One last note that is important to make is that Mr. D’Souza is as far from partisan (or even ideological) as one possibly can be. He takes on everyone from Noam Chomsky to Robert Bork. Don’t dismiss the book upon seeing its title. It is not the “feel-good” book that the cover makes it out to be; it is profoundly intellectual, even eye-opening. It will, if nothing else, broaden your worldview.

See other reviews at:
http://www.amazon.com/Whats-So-Great-about-America/product-reviews/0142003018/ref=cm_cr_pr_shwvpnt?ie=UTF8&showViewpoints=1&pageNumber=2&sortBy=bySubmissionDateDescending

***************************************

Advertisements

About pnclaw

I am not a political activist, but I am paying attention to what's happening in our beloved country, especially for the sake of my grandchildren. I hope you are too.
This entry was posted in Uncategorized and tagged , , , , . Bookmark the permalink.

5 Responses to What’s So Great About America?

  1. Anna says:

    Sounds like an interesting book. I recently saw a movie entitled “Mao’s Last Dancer.” It made me appreciate the freedom we have in this country. I pray we don’t abuse that freedom, nor take it for granted.

  2. pnclaw says:

    I strongly recommend the book.

    Thanks for telling me about the movie. I googled it and will try to see it.
    My search led me to his own message re the movie, happened to be on Huffingtonpost. So I responded, and copied and pasted it here.
    *********
    I’m glad that his extraordinary life is made into a movie. I am glad to read Mr. Li’s own message here. This reminds me of the many stories we have heard and read about the cruelty and dictatorship of Mao’ rule in communist China.(Mao’s personal physician Dr. Li wrote a close up account of the fearsome leader and Madam Mao). They are real and still fresh in memory.

    My family had the means and will to leave China just before she fell into Mao’s rule. In nearby Hong Kong, there was no shortage of tragic news coming out of the mainland in those years.

    The cultural revolution under his order caused tremendous suffering and death, children ruled against parents, students against teachers, workers against supervisors.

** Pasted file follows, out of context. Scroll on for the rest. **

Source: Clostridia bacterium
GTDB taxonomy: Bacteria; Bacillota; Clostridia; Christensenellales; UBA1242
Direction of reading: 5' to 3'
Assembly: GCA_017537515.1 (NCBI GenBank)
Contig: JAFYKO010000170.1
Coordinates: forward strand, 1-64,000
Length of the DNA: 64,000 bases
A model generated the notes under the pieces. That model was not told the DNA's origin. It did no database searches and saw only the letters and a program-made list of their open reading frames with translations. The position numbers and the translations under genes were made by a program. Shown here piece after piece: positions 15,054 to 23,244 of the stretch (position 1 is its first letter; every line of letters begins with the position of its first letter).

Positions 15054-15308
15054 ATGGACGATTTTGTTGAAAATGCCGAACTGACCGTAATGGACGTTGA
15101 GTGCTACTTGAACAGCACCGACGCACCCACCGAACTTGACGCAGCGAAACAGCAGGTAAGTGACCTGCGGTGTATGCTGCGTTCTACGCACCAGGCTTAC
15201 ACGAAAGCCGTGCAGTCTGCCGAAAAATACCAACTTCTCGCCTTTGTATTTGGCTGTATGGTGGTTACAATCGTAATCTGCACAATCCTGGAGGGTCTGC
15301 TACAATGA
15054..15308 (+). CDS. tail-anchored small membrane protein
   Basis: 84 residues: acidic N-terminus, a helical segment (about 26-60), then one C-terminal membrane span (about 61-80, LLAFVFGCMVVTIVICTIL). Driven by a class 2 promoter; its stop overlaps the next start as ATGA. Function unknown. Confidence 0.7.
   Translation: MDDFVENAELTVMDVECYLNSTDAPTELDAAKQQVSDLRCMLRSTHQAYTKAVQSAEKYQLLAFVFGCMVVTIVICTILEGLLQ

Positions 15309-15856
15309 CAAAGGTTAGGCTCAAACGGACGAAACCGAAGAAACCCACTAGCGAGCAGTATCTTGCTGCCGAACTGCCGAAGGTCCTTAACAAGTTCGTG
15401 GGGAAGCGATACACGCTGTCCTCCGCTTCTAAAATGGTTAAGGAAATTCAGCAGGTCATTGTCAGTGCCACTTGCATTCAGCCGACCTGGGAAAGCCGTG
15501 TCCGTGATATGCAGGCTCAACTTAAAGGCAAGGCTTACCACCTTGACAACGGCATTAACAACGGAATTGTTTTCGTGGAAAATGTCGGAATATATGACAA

Is it any wonder that those of us who know this part of Chinese history want to cry for this country when one of President Obama’s top advisers Anita Dunn said that Mao is one of the two most admired philosophers she would look to in her speech?

    Liberals treasure freedom, yet there is silence about this, and about the president’s appointment of the FCC czar Mark Lloyd who praised Hugo Chavez whose country does not enjoy freedom of speech.

    Freedom is to be treasured. I would add that it is not to be set aside in someone’s speech in order to exalt a certain ideology to prove one’s progressiveness of thoughts.

    It bears mentioning that in those years of the evolution of Chinese communist polity, we literally called those who support communism the “progressives” in Chinese.

  3. 創業 says:

    Superb posting, I share the same views. I wonder why this particular world truly does not picture for a moment like me and also the blog site creator 😀

    • pnclaw says:

      Thanks for your comment. Did you mean pictures of posters and myself?
      Well, I am a modest person. My desire is to bring awareness to my circle of friends the importance of voting. I also hope that they will spread the word or forward articles that may be helpful to their friends. thus I am remaining anonymous.
      Please come back and comment.

    • pnclaw says:

      Hi, You might want to watch an interesting video with spoken Mandarin and Asian actors made by citizens against government waste. Visit my blog and click on entry dated 10/21 A scenario about our China debt.
      Regards

Leave a Reply

Fill in your details below or click an icon to log in:

WordPress.com Logo

You are commenting using your WordPress.com account. Log Out / Change )

Twitter picture

You are commenting using your Twitter account. Log Out / Change )

Facebook photo

You are commenting using your Facebook account. Log Out / Change )

Google+ photo

You are commenting using your Google+ account. Log Out / Change )

Connecting to %s